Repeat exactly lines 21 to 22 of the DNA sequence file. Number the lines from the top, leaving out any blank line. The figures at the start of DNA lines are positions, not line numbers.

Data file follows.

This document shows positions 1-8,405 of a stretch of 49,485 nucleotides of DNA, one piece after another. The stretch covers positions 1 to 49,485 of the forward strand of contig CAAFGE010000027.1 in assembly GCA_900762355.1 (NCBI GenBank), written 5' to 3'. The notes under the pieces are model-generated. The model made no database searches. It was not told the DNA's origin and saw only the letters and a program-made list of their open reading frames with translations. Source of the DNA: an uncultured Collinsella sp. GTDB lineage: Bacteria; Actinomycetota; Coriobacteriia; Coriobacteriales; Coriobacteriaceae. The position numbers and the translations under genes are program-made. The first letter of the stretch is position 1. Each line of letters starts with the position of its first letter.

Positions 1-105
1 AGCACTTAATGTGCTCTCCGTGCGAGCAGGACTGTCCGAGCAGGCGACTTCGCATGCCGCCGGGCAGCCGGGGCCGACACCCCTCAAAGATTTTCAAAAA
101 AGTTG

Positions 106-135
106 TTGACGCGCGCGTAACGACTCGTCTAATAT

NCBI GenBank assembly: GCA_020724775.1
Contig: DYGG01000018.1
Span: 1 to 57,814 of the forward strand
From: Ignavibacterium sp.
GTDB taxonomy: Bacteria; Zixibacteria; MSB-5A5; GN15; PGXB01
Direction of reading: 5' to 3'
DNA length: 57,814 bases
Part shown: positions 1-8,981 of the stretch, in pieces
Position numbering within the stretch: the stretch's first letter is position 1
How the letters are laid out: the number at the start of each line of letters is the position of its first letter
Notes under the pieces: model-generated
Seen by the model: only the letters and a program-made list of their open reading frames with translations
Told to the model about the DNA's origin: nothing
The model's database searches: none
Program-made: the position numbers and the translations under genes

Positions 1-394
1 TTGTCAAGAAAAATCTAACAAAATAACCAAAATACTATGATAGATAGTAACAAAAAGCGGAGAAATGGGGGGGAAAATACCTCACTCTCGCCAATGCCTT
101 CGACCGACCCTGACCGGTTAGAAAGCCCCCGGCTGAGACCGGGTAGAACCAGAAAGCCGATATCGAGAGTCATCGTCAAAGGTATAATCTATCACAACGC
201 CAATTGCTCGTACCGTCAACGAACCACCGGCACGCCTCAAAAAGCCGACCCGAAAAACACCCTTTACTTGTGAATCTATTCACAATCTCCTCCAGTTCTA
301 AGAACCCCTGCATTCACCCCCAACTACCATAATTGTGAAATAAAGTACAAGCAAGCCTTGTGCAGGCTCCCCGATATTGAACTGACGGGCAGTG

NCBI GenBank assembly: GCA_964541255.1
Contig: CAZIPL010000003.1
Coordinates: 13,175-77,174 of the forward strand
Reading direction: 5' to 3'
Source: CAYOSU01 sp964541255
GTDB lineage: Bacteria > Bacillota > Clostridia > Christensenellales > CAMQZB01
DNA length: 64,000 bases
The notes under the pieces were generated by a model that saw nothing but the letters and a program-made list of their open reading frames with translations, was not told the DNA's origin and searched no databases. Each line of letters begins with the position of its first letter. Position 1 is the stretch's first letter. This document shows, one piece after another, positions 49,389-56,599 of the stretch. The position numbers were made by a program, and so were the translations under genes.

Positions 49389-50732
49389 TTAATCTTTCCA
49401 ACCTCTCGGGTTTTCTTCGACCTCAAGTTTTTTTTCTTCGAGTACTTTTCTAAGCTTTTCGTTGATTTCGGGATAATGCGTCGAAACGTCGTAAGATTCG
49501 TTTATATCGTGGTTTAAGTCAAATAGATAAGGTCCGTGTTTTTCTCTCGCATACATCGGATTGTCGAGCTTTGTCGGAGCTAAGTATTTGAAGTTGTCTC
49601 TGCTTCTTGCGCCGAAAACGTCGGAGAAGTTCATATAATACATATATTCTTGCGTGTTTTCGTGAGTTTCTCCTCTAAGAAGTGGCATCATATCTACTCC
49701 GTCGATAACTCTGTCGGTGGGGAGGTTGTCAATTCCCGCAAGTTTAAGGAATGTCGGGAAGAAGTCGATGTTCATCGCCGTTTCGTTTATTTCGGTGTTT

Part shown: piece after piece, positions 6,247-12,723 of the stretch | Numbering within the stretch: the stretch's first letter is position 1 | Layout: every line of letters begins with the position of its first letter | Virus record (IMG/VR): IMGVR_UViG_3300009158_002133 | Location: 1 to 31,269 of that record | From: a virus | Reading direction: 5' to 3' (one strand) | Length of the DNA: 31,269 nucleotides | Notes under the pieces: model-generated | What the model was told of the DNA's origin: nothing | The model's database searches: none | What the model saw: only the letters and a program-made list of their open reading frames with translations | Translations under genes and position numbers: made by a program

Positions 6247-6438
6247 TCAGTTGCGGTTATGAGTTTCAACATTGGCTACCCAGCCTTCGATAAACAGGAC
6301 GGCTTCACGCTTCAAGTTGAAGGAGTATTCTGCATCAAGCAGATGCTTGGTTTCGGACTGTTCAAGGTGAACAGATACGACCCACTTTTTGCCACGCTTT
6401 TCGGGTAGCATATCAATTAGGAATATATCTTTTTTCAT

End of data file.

Program-made: the position numbers and the translations under genes

Positions 1-394